When Sal Raichbach’s 16-year-old daughter told him she wanted to get a tattoo, she brought along her brother to help plead her case. Together, the adolescent duo ganged up on their dad, arguing that he would be a hypocrite to say no because he had a tattoo as well – the old “do as I say, not as I do” deal. But the young Raichbachs faced a more difficult challenge than other kids might in a similar position. Sal Raichbach is a clinical psychologist who has spent over 20 years counseling parents with substance use and abuse histories on how to talk to their kids about mistakes. He knows where the hypocrisy ends and wisdom earned through experience begins.
“As parents, we always have to think about leading by example, but who thinks about that when they are young?” says Raichnach. “We do not think about what we’re going to answer to when we’re fathers and others ourselves.”
For the caretakers of young children, their first tattoo is probably not within their purview. However, parents who discuss their mistakes openly with their kids help prepare them for the real world, which is brimming with potential regrets. The goal, Raichnach explains, is to show kids that having made mistakes actually makes one wiser and better at decision making, which is a skill many people develop after their teenage years.
Raichnach spoke to Fatherly about getting out ahead of embarrassing stories and helping young people learn from mistakes already in the rearview.
Parents of toddlers are obviously not going to tell them about how they used to smoke pot, but how can these moms and dads start mentally preparing to talk about these mistakes when their kids are younger?
From a psychological perspective, it’s difficult. Because you did it and, presumably, turned out OK, you do not want them to think there’s a good chance they can do it and be OK. It’s very conflicting and that’s why it always comes back to the individual relationship between the parent and the child. But the research shows that honest conversations almost always have a positive effect on kid’s choices, but it does stress that there are limits to the information you should offer. But if you go by the evidence, everyone points to honesty with limitations to what is being said.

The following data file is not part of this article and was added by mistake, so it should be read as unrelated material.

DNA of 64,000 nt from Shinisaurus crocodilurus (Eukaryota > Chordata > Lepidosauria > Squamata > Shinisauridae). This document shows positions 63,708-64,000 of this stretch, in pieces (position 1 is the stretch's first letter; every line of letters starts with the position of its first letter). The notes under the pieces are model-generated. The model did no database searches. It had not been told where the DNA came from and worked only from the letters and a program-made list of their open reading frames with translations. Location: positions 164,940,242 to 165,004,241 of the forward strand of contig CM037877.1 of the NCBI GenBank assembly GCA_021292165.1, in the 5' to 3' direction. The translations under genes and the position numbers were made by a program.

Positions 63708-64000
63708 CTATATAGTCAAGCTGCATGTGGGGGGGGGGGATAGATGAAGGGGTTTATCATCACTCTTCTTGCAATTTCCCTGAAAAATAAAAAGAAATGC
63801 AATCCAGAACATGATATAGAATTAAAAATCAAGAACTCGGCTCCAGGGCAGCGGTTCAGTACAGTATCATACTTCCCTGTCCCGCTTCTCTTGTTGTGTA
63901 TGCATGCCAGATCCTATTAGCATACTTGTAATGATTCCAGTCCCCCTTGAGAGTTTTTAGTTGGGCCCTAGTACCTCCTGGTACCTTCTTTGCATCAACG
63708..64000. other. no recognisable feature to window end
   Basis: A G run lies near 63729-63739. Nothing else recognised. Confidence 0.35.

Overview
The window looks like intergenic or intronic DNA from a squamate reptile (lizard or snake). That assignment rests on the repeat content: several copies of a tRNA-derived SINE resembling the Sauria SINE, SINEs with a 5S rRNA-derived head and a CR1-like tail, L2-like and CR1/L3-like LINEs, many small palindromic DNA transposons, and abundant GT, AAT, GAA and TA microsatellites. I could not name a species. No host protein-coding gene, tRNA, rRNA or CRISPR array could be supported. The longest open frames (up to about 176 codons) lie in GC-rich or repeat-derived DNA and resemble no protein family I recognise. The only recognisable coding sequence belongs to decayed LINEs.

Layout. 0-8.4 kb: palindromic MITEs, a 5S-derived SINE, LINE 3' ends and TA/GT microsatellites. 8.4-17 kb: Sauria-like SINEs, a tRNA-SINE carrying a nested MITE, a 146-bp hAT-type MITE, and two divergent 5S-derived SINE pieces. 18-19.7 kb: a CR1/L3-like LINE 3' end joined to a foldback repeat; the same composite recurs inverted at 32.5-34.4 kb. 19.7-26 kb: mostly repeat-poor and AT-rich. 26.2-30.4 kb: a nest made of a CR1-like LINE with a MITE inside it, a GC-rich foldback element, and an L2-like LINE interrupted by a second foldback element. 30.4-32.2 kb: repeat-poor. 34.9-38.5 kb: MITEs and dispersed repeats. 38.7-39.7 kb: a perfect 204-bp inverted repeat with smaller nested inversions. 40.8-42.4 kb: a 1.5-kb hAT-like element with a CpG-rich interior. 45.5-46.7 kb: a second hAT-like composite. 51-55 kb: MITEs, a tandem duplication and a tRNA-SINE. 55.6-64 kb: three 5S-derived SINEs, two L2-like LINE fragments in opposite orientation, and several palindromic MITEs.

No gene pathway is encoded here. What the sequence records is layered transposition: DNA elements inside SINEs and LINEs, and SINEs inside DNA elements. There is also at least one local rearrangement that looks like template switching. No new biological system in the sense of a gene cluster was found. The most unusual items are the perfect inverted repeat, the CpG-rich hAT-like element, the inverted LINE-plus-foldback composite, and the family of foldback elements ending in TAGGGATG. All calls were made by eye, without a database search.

Setting limits seems to be especially important when talking about mistakes. How can parents strike a balance between saying too little and saying too much?
There’s a big difference between telling them about 20 years ago when you were growing up you had a hard time discussing things with your parents, so you turned to peer influences. And that they never have to feel like that and they can always come to you. There’s a big difference between that and telling them about the time you shot up.
Aside from not glorifying the gory details, what other things should parents be careful about? For instance, is a child’s age and maturity level something to consider? Is there such a thing as too young?
There’s really no specific age, There are cultural differences with age and maturity and some families are more open, and some are not. It’s best to be proactive and expect it’s going to happen. Unless you have a 3- or 4-year-old, it will not happen for a few years. But if you have a kid 8 and older and know your mistakes could come up, why not prepare for it? You do not have to be caught off guard when it’s something you can think of ahead of time.
What are some warning signs that parents should be talking about mistakes with their kids, but are not? What clues or feedback could a child give them?